WRESTLING HERITAGE

British wrestling history 

E: Saxon Elliott

Wrestling Heritage A-Z


Saxon Elliott


Blond haired and described  as “The English Adonis” Saxon Elliott weighed around 12 stones. He began professional wrestling in 1933 and we came across him for the first time in 1934 when newspapers reported that a spectator threw a bottle at Saxon and his opponent, Chic Rolfe, during a match at West Bromwich. The bottle missed both wrestlers and struck a spectator. When the timekeeper left his seat to apprehend the culprit his stop-watch and cigarettes were stolen!

Saxon was a busy worker around the country for a decade and a half. Usually billed from Hammersmith we have been unable to confirm this. We can discount promotional claims  that he had wrestled in the Olympic Games.  There are many reports of Saxon's matches between 1934 and 1948 which tell of a skilfull and fast wrestler. Although almost always in a supporting contest Saxon wrestled top class opponents that included George DeRelwyskow, Micky Woods and O'Tani. 

Unsurprisingly he disappeared from the ring during most of the war, but we did find him wrestling twice, both shows for charity.  In Birmingham in July 1943 he appeared on a show in aid of the Lord Mayor’s R.A.F. Benevolent Fund, and in February, 1944, wrestled in Chelsea in aid of “Mrs Churchill’s Aid To Russia Fund.”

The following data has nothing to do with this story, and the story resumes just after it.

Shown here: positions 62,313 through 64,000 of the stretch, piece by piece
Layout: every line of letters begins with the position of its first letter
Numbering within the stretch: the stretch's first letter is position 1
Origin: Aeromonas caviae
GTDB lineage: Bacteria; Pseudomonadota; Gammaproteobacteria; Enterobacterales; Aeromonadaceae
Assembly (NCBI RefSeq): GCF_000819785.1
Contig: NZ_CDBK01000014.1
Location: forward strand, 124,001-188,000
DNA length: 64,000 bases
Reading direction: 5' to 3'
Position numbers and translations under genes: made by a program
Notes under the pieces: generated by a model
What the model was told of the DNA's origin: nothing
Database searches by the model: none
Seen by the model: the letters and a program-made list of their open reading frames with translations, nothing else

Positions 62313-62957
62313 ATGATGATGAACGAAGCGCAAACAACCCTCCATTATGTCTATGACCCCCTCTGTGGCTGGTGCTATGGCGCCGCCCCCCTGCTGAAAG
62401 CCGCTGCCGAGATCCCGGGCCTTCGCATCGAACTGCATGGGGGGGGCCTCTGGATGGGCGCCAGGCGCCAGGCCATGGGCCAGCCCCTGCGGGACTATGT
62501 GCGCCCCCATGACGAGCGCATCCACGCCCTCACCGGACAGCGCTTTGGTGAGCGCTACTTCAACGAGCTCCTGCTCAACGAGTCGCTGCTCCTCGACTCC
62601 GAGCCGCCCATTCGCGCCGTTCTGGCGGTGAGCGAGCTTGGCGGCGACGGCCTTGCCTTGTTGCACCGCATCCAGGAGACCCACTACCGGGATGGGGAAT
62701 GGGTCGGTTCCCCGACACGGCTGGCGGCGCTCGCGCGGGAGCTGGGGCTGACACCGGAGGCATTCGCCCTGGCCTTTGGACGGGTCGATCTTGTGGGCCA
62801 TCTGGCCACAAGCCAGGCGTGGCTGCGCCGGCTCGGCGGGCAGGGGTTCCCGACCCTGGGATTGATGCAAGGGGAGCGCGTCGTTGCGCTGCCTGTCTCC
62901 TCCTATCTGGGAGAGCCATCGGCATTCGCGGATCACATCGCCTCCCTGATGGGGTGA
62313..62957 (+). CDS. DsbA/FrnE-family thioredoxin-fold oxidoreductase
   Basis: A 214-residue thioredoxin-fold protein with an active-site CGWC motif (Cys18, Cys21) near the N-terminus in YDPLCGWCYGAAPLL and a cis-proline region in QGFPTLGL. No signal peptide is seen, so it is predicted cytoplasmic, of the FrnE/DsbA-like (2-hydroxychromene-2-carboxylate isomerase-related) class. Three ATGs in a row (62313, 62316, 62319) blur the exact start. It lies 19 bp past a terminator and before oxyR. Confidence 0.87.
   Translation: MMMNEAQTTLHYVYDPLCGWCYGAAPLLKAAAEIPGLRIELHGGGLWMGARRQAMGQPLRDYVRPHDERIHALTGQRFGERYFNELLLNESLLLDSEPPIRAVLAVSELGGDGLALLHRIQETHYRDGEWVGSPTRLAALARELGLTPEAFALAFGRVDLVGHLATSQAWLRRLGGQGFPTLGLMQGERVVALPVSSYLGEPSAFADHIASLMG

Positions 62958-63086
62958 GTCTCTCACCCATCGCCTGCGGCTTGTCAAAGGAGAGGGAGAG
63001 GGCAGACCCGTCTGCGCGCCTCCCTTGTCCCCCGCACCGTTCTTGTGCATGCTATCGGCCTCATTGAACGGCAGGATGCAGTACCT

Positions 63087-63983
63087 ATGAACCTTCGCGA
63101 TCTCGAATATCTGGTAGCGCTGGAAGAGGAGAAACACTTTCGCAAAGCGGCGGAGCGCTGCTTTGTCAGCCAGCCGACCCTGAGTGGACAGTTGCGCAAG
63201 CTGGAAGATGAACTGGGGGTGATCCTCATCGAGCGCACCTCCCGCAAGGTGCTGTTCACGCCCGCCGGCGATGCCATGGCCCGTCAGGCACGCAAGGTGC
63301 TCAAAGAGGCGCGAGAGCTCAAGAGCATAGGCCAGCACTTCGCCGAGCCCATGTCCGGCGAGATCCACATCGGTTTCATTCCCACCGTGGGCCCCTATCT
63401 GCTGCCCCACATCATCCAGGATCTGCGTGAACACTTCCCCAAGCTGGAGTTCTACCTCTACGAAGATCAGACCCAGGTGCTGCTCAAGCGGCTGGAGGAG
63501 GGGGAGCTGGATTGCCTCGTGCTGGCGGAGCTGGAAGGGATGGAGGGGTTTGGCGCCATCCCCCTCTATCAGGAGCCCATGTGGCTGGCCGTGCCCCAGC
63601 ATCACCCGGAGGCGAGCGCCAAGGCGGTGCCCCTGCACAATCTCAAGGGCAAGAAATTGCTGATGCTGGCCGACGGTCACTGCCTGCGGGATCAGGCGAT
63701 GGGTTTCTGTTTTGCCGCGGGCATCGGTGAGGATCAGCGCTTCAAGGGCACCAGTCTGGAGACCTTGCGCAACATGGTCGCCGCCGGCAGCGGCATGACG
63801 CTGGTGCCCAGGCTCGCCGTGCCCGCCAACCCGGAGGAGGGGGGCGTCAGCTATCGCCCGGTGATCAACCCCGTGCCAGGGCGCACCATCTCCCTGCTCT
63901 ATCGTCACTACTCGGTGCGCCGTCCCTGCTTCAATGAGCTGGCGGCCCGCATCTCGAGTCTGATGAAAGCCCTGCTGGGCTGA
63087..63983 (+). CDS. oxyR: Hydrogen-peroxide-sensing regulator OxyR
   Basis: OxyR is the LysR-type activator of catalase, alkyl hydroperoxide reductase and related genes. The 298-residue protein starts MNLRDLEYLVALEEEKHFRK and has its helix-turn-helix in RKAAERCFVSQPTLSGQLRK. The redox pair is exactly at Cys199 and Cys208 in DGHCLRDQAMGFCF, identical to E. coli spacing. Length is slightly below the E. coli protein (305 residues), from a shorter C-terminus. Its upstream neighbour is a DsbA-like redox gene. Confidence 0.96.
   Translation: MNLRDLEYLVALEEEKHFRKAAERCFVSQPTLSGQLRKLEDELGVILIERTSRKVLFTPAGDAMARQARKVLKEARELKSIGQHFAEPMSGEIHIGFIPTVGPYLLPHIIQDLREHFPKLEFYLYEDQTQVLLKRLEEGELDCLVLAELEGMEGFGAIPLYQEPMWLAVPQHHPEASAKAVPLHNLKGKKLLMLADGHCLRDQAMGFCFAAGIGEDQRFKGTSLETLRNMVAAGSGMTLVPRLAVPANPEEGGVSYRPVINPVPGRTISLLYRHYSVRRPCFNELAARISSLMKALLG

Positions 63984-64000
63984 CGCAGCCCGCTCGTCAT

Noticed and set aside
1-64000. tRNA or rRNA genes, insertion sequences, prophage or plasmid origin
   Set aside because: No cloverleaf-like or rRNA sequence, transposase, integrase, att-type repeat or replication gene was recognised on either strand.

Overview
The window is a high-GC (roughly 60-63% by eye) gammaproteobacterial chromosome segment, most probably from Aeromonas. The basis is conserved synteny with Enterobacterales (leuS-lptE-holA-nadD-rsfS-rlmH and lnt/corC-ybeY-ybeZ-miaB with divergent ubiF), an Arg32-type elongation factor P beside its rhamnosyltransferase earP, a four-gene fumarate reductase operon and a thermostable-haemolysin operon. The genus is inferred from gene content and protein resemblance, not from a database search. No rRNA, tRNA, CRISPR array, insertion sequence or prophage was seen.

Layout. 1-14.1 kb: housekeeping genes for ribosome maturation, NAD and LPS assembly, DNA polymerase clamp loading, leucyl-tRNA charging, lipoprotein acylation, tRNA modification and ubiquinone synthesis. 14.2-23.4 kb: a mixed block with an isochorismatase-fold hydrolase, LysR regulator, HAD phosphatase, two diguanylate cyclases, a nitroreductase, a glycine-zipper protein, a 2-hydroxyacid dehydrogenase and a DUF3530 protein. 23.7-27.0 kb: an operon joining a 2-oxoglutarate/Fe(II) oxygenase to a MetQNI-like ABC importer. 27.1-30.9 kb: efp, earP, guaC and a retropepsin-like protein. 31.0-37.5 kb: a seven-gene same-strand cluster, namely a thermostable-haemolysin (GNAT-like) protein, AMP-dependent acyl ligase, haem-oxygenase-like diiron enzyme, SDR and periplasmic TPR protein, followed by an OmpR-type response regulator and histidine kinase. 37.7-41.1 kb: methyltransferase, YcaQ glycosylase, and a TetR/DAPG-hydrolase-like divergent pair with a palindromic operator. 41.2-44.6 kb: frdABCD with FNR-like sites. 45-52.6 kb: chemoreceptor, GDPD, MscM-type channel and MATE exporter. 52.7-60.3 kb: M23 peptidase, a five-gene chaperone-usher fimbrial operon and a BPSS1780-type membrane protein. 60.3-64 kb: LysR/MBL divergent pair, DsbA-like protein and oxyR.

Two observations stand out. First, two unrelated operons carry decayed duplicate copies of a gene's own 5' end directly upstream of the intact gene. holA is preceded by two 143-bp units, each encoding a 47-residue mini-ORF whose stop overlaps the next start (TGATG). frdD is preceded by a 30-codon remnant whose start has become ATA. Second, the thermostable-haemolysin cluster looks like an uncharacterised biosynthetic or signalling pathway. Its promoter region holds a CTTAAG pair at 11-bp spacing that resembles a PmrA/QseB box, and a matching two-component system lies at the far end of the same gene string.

Between July 1946 and February 1947 Saxon appeared on BBC television in a series of  wrestling contests with Ron Harrison, Sidney Bala, Victor Benson and Vic Coleman. In “I Want To Be a Wrestler” the presenter, McDonald Hobley, had wrestling holds and  throws demonstrated by Saxon and Johnny Lipman.

With little hard information we have been fortunate to hear from a friend of Saxon’s. Heritage has always said “It’s all about the memories,” and Heritage member Roger Jeffrey has supplied wonderful memories.

“I grew up in the 1970s deep woods of Sussex idolising a neighbour and family friend named Saxon Elliott who though he lived with his wife, Rose, in an idyllic remoteness, they were never alone!

He was the man who taught me to shoot, skin, gut and cook a rabbit by the time I was five. He took me out charcoal burning, hurdling and coppicing in the oak, birch and hazel woods that surrounded his cottage in Durfold Wood

A hard, but very fair and infectiously likeable man of whom I remember always being permanently amused with something on his mind - or probably it was just me.

In all the years growing up around the man he never once alluded to any former life other than the one I knew of him, a stolid square framed woodsman, who seemed to have respect of all around, whoever we met on our strolls. I never knew anything else until they both passed.  A bill I have seen suggests he was London based, but he seemed nearly old Sussex backwoods in accent to me.”

We would welcome more information on this often overlooked wrestler of the 1930s.

Page added 07/02/2021